For large vehicles that generally get poor mileage and trucks used for heavy hauling. A number of states
with the toughest emissions requirements—like California, New York, and Massachusetts—effectively
ban older diesels, although clean diesels should meet their standards.
They’re great for people who take lots of short trips or drive frequently in traffic. At highway speeds,
there’s less of a payoff, since the gas engine does most of the work. Hybrids perform better in warm
climates than in cold ones, since low temps can degrade battery effectiveness.
As with hybrids in general, plug-ins would be best for people who make a lot of short trips or commuters
who drive frequently in traffic, since that’s when the battery-powered electric motor would be doing
most of the work.
They’d make most sense for commuters and others who typically drive short distances. Once the battery
charge is depleted, there’s no real advantage to an EV—since it has to run on a gas engine or some other
Fuel cells make sense for most types of vehicles. One enduring challenge is "cold start"— the ability to
power up at temps as low 30 below zero Fahrenheit—which means fuel cells are ill-suited for the
coldest climates. That may be resolved by the time other technology matures.
How much will it cost?
It’s often a bit cheaper than gas—but not a bargain, since mileage is lower. At $2.50 per gallon, for
instance, it takes about $3.30 worth of E85 to drive the same distance as a gallon of $3 gas. Cars must
also be specially outfitted to run on E85.
Unclear, because it’s not mass-produced yet, but estimates suggest it would be considerably cheaper
than gas on a per-mile basis—perhaps less than $1 per gallon.
Properly refined biodiesel tends to cost more than gasoline. But it varies. Some restaurants can be
persuaded to give away used cooking oil, which will power certain cars. If production ramps up, costs
should come down, but it’s not clear that will happen.
The price of diesel is usually a bit higher than gasoline, and new low-sulfur diesel is more expensive still.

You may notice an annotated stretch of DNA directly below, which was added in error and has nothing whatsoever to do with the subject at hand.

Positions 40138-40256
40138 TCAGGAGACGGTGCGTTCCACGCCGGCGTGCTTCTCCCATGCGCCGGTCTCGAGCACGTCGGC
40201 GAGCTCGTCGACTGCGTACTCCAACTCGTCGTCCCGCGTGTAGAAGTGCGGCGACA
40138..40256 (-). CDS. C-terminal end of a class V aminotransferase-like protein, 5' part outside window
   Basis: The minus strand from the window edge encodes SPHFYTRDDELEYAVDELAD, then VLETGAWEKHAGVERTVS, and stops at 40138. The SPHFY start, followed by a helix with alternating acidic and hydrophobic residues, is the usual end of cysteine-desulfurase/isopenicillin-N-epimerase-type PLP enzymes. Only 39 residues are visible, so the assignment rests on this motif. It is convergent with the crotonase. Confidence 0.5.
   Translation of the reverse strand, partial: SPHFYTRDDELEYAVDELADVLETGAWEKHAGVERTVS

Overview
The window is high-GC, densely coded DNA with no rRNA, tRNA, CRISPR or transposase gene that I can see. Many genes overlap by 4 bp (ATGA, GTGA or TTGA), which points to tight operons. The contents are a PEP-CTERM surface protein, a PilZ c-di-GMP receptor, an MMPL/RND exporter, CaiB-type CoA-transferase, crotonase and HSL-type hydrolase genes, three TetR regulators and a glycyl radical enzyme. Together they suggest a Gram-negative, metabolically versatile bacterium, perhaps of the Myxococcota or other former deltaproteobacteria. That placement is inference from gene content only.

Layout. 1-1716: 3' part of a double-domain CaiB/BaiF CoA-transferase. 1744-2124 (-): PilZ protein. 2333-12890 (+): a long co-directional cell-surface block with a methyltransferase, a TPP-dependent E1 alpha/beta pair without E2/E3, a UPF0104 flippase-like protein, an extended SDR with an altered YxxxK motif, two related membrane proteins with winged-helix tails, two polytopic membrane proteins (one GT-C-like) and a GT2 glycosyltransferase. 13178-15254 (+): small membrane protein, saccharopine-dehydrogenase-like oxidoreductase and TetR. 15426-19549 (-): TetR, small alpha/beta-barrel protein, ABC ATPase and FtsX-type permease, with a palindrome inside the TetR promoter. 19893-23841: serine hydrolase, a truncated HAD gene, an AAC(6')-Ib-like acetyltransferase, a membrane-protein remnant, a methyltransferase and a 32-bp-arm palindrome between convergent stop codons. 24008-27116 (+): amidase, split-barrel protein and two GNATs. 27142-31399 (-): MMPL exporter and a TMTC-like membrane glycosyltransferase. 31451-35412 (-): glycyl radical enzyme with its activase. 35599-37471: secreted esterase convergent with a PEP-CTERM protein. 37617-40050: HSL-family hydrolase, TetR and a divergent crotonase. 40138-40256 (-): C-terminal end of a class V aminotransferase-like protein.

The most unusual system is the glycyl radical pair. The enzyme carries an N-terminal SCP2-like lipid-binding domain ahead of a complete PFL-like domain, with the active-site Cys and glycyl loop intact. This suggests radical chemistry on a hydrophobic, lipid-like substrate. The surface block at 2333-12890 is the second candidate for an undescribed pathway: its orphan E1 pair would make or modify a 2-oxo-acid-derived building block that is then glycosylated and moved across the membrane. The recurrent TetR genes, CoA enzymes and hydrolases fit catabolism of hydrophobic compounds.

Diesel engines cost more, too. Some drivers might recoup the extra cost through better mileage.
They can be pricey. At about $23,000, for instance, the Honda Civic hybrid is roughly $4,000 more than a
basic conventional model. The Lexus RX400h, at nearly $42,000, tops the comparable RX350 by about
$5,000. But there’s always some payback from lower gas bills, fewer refueling stops, and, in some cases,
Not sure, because the battery technology isn’t mature. But with the right batteries, plug-ins could be
cheap to fuel. At overnight, off-peak rates, the cost of electricity might be one-fourth what an equivalent
amount of gasoline would cost.
The electric-powered Chevy Volt, due in 2010, will have a price tag of about $30,000—with GM most
likely subsidizing the battery pack. Fueling it from home, however, could cost 80 percent less than filling
a car with $3 gas.
If mass-produced and widely distributed like gasoline, the cost of hydrogen fuel could be equivalent to
$2 per gallon or less. Plus, fuel cells are about three times as efficient as gas engines, which means
better mileage. But building an infrastructure to deliver hydrogen would cost billions, which would
certainly add to consumers’ cost.
When's it coming?
Ethanol has been around for many years but hasn’t caught on because the fuel isn’t widely available,
and for most drivers it’s more expensive on a per-mile basis. Virtually all cars can run on mild blends like
E10, and most automakers build E85-capable cars or plan to.
Five years, perhaps. It’s not quite around the corner, but it’s probably closer than hydrogen-powered
cars. Backing by big companies like General Motors—and the possibility of technology breakthroughs—